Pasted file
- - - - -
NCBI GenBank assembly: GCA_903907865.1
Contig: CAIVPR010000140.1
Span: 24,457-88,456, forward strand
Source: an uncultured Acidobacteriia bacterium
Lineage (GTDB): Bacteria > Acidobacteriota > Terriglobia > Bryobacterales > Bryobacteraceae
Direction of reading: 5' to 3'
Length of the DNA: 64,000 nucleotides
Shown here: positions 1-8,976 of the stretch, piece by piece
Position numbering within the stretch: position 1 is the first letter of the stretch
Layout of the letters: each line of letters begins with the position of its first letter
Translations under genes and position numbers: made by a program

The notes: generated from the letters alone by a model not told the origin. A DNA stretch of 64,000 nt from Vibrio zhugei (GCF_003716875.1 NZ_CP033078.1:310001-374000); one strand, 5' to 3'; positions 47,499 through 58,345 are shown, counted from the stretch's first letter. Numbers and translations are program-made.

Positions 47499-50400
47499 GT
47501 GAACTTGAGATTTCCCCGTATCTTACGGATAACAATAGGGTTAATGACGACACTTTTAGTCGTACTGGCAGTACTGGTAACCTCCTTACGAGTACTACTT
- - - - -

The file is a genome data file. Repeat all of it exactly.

NCBI GenBank assembly: GCA_903907865.1
Contig: CAIVPR010000140.1
Span: 24,457-88,456, forward strand
Source: an uncultured Acidobacteriia bacterium
Lineage (GTDB): Bacteria > Acidobacteriota > Terriglobia > Bryobacterales > Bryobacteraceae
Direction of reading: 5' to 3'
Length of the DNA: 64,000 nucleotides
Shown here: positions 1-8,976 of the stretch, piece by piece
Position numbering within the stretch: position 1 is the first letter of the stretch
Layout of the letters: each line of letters begins with the position of its first letter
Translations under genes and position numbers: made by a program

The notes: generated from the letters alone by a model not told the origin. A DNA stretch of 64,000 nt from Vibrio zhugei (GCF_003716875.1 NZ_CP033078.1:310001-374000); one strand, 5' to 3'; positions 47,499 through 58,345 are shown, counted from the stretch's first letter. Numbers and translations are program-made.

Positions 47499-50400
47499 GT
47501 GAACTTGAGATTTCCCCGTATCTTACGGATAACAATAGGGTTAATGACGACACTTTTAGTCGTACTGGCAGTACTGGTAACCTCCTTACGAGTACTACTT